A bill approved by the House subcommittee appropriating health and human services funding would create a $300 million Infectious Disease Rapid Response Reserve Fund at the Centers for Disease Control and Prevention and give the CDC Director immediate access to funds to respond to future infectious disease emergencies.
Saying he had discussed the establishment of such a fund with CDC Director Tom Frieden, House Appropriations Committee Chairman Rep. Hal Rogers (R-KY) called it a “FEMA for diseases,” (referring the Federal Emergency Management Agency that responds to natural disasters).
Zika funding for the CDC also is include in the bill, but would not be available until October 1, with $390 million slated for vector control, Zika response efforts internationally and in the U.S. territories, and block grants for states and local communities at high risk for Zika transmission.
The bill would boost spending at the National Institutes of Health by $1.25 billion — $750 million less than the amount recommended by the Senate in its companion bill, with a significant portion of the new funding designated for specific research initiatives including research on Alzheimer’s disease and pediatric cancers.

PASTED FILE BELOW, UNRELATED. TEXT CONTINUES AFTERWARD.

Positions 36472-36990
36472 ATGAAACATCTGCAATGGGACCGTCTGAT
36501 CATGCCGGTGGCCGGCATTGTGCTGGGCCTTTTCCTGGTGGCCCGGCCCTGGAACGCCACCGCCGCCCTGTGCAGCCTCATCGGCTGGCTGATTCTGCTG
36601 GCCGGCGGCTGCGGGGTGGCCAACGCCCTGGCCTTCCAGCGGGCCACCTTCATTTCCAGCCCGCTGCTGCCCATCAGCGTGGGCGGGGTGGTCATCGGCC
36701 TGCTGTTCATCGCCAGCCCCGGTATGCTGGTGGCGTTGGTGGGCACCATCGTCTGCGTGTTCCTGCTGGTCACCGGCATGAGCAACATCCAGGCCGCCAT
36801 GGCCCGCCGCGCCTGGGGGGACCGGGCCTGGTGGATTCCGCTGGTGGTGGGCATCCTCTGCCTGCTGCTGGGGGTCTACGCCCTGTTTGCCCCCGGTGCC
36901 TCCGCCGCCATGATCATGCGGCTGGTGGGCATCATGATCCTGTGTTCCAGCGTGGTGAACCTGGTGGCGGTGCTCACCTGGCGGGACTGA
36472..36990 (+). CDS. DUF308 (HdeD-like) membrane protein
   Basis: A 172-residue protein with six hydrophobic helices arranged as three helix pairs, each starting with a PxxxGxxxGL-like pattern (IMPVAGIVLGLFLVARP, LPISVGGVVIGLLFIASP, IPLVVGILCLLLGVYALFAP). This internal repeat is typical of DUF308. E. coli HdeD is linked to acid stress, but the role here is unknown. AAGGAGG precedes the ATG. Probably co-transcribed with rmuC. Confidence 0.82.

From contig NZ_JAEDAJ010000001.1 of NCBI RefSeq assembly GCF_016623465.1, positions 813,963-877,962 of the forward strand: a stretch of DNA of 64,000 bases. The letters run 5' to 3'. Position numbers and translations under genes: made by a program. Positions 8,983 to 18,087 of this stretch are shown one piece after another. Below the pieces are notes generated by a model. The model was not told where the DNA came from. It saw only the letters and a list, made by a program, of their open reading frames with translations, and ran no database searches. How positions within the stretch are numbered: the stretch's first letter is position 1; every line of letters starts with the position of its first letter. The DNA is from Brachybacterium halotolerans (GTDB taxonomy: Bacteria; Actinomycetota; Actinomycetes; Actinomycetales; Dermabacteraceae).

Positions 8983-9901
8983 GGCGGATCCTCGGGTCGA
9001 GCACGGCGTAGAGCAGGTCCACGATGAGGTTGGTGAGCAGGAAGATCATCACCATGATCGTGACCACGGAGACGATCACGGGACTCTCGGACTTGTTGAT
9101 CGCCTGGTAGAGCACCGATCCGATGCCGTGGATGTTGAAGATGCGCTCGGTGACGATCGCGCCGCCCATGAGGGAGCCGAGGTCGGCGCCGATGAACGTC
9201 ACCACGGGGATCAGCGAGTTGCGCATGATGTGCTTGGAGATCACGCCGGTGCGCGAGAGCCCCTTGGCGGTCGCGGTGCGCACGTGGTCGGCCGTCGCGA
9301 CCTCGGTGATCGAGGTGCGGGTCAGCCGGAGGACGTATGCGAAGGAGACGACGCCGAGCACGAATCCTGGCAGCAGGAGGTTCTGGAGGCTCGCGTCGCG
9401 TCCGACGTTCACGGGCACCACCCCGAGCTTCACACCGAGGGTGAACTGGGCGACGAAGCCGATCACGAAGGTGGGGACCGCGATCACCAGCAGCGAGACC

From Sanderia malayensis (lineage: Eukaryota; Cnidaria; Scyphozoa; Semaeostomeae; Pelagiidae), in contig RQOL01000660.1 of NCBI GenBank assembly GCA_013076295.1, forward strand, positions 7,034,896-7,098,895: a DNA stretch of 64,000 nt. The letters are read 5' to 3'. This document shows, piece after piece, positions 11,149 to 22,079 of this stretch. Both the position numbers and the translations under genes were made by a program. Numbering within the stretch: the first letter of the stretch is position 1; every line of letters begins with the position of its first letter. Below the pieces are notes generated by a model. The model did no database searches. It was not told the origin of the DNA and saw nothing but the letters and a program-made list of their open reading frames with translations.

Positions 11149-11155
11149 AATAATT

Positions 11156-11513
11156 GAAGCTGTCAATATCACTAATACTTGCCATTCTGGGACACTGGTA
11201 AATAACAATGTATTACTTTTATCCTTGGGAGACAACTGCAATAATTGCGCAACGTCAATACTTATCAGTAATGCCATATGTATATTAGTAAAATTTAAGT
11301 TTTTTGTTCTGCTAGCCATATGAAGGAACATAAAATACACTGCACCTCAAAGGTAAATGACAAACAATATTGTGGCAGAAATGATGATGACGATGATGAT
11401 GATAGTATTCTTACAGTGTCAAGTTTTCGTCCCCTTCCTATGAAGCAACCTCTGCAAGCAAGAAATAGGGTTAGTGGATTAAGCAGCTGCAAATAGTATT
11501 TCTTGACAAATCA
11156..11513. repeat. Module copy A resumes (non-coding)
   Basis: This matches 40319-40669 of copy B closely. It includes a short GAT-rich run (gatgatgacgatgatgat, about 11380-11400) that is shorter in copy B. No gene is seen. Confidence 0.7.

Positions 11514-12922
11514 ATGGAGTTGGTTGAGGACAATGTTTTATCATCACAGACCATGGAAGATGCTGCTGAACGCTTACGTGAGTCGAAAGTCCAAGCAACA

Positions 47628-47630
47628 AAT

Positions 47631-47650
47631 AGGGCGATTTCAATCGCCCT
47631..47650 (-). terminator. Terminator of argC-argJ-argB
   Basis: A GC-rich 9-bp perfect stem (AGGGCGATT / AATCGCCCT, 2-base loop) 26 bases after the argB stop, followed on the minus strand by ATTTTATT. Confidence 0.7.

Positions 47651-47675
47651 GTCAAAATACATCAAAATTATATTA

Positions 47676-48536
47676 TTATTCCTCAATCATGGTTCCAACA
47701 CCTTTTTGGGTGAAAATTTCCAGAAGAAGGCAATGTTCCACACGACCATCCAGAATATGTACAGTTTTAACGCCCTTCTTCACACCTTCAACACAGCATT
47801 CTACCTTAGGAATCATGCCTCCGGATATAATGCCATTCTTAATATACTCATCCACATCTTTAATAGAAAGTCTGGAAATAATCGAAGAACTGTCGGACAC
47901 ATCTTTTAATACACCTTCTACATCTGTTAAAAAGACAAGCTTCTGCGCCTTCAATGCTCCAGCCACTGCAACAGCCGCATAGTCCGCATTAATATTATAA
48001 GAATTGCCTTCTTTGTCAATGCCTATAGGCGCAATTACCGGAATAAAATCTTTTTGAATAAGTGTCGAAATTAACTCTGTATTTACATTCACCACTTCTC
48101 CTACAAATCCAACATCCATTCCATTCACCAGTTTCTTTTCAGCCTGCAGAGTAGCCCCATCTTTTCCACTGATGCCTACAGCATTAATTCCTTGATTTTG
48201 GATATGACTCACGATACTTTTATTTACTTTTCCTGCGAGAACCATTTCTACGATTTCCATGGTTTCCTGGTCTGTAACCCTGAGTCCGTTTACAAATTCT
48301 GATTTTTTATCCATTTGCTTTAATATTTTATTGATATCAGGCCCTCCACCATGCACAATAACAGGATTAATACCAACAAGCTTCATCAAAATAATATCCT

“I view this level as a floor not a ceiling,” subcommittee chairman Rep. Tom Cole (R-OK) said, “and hope we can do more as the measure moves forward.“
The bill would eliminate all funding for family planning, a provision House Appropriations Committee lead Democrat Rep. Nita Lowey of New York called “unacceptable.” The bill also would eliminate teen pregnancy prevention programs, and continue funding sexual abstinence programs that evidence has indicated are ineffective. Citing the continuing spread of Zika virus — which causes severe birth defects and can be sexually transmitted — as underscoring the urgent need for family planning services, Lowey, subcommittee ranking Democrat Rep. Rosa DeLauro of Connecticut, and others offered amendments to restore funding for reproductive health and other programs. These amendments were rejected along party lines.
Next stop: The full House Appropriations Committee.